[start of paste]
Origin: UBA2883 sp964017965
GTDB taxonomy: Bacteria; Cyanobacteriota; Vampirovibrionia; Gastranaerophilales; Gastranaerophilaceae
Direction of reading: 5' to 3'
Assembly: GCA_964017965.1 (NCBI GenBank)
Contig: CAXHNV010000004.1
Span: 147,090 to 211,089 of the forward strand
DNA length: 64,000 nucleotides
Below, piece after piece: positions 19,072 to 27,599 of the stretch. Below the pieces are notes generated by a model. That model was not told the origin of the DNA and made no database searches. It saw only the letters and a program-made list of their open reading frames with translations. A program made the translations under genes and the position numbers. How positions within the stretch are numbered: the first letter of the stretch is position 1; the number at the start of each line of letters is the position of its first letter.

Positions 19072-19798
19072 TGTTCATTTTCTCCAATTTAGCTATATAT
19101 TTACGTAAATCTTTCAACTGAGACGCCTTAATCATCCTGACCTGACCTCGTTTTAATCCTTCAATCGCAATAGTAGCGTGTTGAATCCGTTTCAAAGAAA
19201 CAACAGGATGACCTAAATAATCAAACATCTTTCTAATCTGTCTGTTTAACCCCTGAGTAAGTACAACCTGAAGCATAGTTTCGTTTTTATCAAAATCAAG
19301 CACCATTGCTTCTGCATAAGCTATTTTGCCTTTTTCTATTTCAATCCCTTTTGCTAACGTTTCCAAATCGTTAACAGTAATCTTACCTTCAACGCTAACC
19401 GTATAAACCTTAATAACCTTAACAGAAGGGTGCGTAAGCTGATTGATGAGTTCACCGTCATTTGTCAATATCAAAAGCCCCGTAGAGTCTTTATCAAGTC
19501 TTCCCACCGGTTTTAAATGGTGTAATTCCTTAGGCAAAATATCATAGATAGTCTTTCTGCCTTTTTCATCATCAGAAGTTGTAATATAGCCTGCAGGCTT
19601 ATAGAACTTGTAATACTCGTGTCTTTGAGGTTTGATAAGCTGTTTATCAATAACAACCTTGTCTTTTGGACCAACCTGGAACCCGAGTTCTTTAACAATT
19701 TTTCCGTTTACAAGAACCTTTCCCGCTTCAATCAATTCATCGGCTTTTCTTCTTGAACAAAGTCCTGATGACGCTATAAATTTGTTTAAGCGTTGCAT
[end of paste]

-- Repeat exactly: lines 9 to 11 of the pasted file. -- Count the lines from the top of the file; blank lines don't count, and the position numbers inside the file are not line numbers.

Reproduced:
Positions 19072-19798
19072 TGTTCATTTTCTCCAATTTAGCTATATAT
19101 TTACGTAAATCTTTCAACTGAGACGCCTTAATCATCCTGACCTGACCTCGTTTTAATCCTTCAATCGCAATAGTAGCGTGTTGAATCCGTTTCAAAGAAA